Hornwort is a species of aquatic plants that is commonly used to keep pond and aquarium water clear. It adds oxygen to the water as it grows, eating up excess nitrates. According to Jim Kelly of the University of California, "One rule that you should follow is to plant very densely. Remember that plants use up available nutrients and thereby prevent algae from getting a strong hold. If you try to save money by planting one plant at a time, you'll only grow an algae garden."
Plant your hornworts by setting them into your aquarium or pond, at least 10 inches deep. They can grow a hundred feet tall in deep bodies of water as New Zealanders have realized. The plants grow there so voraciously that they struggle to keep hornwort under control. You can grow these rootless plants as long as you have enough light.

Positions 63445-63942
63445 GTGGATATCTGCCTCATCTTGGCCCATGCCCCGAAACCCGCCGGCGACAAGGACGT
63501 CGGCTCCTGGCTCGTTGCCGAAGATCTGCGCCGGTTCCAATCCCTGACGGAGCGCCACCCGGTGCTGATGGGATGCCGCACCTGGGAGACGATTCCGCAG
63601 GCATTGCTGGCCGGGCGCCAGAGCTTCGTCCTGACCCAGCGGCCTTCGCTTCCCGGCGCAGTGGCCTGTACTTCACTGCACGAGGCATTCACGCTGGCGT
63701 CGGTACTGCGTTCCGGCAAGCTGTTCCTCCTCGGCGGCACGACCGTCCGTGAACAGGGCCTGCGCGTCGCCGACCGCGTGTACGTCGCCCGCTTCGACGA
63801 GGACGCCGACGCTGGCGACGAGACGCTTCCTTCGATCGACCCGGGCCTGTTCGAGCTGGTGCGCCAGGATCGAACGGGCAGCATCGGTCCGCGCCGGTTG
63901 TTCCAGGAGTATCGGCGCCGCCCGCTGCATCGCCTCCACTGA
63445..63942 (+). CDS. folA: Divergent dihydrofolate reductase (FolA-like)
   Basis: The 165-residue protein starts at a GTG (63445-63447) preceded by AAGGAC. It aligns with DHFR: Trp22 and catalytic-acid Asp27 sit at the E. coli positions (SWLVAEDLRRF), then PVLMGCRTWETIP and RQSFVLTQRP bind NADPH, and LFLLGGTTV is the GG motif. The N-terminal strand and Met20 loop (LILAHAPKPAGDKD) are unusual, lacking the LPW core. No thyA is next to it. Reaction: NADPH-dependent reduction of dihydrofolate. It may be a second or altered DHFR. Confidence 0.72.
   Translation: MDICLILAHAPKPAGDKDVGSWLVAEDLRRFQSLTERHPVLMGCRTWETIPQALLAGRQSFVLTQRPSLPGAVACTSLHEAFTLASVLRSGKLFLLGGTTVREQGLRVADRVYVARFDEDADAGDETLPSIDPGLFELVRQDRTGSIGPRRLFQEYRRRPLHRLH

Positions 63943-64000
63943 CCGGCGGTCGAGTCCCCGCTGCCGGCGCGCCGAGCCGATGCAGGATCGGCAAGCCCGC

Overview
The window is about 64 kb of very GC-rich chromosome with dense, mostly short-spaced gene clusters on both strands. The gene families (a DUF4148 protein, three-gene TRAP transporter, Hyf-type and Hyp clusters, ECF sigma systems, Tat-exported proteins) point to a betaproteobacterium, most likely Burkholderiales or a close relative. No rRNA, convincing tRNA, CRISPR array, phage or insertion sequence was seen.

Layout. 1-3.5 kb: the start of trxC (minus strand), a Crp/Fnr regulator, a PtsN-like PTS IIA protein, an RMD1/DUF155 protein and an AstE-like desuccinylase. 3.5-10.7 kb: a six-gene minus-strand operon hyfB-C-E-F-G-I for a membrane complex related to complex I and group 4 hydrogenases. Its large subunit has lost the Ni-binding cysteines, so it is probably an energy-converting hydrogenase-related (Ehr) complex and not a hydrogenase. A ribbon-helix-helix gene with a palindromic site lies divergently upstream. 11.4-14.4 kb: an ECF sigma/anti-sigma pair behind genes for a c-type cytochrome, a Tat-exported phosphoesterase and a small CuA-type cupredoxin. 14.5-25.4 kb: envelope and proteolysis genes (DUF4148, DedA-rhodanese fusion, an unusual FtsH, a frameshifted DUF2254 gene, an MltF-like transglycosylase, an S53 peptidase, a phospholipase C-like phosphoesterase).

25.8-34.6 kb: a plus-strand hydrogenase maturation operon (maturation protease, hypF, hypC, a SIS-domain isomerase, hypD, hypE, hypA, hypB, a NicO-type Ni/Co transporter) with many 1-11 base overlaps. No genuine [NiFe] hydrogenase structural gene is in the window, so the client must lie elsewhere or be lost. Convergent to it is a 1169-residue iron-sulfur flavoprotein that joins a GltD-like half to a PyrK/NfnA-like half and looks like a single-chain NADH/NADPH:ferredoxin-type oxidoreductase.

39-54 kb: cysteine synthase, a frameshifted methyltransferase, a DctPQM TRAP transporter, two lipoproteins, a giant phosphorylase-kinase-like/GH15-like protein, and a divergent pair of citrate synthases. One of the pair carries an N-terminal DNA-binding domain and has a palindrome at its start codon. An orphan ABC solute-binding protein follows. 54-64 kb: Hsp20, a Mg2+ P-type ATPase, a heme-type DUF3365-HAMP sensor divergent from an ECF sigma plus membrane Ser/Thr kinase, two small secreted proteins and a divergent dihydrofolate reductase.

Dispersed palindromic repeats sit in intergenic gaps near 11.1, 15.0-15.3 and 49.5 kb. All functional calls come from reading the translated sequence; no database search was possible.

Cut off or break off the tips of the fronds and let them settle to the bottom of the water. These will quickly grow in warm temperatures to form new plants. In the wild, these tops will break off in the winter when the temperatures fall. In the spring, growth restarts from these tops.
Thin out the hornworts when they have grown in mass in the water and are threatening to fill up the area. Grab handfuls and throw them into the compost or use a sieve. Just be warned that this movement will probably break off pieces of the plant that will regenerate into new growth, so be prepared to thin them out on a regular basis.